As was widely expected, Jason Kilar is leaving Hulu.
CEO of the company since its debut in mid-2007, Kilar said Friday that he planned to move on before the video venture’s second quarter.
“I am currently working with the Board to ensure there is ample runway to manage this transition,” Kilar said in an email to Hulu staff on Friday.
Analysts on Friday questioned Hulu’s future without Kilar at the helm.
“His departure doesn't leave the company without smarts and innovation, but it does suggest that the company no longer values those traits as much as it used to,” said James McQuivey, a media analyst for Forrester Research.
“The company no longer wants to be the smart, consumer-obsessed disruptor that it set out to be when it picked up Kilar in the first place,” McQuivey added. “Instead, it wants to be a safe haven for media companies that don't want to be left out of the Internet video revolution, but also don't want it to get ahead of them.”
Rich Tom, Hulu’s chief technology officer, will also exit the company during its first quarter, Kilar revealed Friday.
Web watchers have been predicting Kilar’s departure since last October, when Providence Equity Partners finally sold its 10% stake in Hulu.
Per the divestment, Kilar reportedly received roughly $40 million, while other top Hulu executives (whose shares had already vested) were given the option to cash out of the company.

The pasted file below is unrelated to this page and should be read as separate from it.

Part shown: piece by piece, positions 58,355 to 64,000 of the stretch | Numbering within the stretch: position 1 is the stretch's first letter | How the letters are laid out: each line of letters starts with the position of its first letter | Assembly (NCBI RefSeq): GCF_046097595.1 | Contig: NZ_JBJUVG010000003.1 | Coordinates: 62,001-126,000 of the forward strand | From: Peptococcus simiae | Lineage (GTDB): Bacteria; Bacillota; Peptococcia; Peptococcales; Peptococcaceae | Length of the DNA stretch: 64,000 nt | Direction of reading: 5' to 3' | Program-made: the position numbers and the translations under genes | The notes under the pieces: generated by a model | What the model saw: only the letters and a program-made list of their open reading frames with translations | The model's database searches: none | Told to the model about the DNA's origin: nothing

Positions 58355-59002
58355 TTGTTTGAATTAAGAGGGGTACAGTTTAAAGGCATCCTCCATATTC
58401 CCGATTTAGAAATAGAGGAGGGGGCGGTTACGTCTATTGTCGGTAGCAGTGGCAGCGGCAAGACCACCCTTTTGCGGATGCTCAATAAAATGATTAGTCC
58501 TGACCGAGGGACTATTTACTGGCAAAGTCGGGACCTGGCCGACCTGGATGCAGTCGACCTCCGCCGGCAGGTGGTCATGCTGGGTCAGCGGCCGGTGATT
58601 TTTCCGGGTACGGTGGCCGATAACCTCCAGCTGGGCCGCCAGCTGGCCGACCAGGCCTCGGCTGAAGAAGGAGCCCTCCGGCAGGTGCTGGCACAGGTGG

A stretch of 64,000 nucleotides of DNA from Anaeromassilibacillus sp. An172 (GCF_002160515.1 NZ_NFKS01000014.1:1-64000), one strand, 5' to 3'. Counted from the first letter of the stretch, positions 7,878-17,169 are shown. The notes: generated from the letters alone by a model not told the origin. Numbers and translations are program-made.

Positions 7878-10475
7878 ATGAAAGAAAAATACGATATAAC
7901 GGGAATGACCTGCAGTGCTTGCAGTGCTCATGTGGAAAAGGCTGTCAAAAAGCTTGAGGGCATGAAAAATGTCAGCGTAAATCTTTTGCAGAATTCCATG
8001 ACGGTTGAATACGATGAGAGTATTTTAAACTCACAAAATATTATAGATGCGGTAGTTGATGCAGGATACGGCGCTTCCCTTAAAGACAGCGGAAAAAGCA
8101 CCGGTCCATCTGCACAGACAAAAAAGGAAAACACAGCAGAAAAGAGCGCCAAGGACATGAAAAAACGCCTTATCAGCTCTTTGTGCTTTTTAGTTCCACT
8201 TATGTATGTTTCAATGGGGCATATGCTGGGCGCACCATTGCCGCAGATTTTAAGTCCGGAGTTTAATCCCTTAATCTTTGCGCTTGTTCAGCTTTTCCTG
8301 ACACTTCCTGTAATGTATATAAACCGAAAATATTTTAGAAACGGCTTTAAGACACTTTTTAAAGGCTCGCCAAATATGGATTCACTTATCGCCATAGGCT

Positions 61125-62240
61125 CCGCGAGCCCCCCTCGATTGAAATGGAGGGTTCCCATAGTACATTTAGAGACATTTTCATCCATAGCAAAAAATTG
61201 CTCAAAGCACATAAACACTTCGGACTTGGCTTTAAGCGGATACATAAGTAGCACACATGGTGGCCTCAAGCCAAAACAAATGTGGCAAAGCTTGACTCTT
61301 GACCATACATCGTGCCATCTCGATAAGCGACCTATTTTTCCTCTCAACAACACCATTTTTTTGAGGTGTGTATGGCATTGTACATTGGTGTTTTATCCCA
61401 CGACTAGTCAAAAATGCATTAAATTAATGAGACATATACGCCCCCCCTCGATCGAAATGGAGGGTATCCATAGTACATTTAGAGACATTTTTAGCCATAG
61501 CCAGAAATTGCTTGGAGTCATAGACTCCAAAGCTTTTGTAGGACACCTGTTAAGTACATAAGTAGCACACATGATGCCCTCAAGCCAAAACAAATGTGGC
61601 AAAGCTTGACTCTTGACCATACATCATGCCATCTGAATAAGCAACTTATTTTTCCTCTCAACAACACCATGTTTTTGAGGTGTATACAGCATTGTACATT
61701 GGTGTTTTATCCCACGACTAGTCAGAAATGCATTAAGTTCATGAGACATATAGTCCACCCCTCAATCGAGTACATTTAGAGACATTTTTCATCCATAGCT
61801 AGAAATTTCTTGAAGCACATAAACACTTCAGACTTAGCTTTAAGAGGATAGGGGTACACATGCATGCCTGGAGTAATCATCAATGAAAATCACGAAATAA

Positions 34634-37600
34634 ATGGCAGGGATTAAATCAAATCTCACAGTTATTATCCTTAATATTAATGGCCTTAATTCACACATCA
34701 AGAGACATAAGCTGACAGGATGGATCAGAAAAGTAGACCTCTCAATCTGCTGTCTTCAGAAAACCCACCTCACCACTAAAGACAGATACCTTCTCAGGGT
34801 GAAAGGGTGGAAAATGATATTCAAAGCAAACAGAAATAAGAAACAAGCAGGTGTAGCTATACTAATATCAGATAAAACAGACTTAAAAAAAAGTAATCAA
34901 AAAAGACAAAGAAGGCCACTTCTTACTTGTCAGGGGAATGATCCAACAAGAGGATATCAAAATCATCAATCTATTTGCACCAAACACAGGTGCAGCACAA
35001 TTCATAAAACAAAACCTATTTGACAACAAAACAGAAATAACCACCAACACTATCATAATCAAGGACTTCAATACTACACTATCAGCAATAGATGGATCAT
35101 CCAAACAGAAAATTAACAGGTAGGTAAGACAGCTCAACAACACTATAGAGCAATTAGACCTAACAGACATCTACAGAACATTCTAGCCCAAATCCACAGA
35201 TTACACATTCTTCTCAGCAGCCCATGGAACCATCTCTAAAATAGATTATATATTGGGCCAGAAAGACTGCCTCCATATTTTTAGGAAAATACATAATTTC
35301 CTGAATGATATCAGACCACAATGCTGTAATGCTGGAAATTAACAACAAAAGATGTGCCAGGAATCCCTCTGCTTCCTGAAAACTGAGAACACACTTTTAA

Originally purchased in 2007 for $100 million, Providence Equity reportedly sold its share back to co-owners News Corp., Comcast, and Disney for $200 million, which valued Hulu at $2 billion.
Along with executive departures, the exit of Providence Equity sparked wide speculation over the future of Hulu’s licensing agreements, and its ability to maintain exclusivity over premium content. Recent content deals with World Wrestling Entertainment -- and the expansion of its partnership with Viacom to include Nickelodeon content -- suggested that company was moving in the right direction.
Still, without Kilar, Hulu's fate is now uncertain.
“Hulu remains a top video destination on the Web, and is in a good position to capitalize as more consumers shift viewing habits and as video advertising dollars rapidly flow online,” said Clark Fredricksen, vice president of Communications at eMarketer. “That said, Hulu faces increasingly stiff competition from other companies offering a fast-growing array of premium video content.”
The overall U.S. online video ad market grew 46.5% to $2.9 billion, last year, according to eMarketer. This year, advertisers are expected to spend $4.1 billion on video ads in the U.S., eMarketer estimates.
The number of people who watch TV shows online is growing steadily. More than 30% of the U.S. population watched TV online in 2012, up from 26.6% a year earlier and just 22.4% in 2010, according to eMarketer.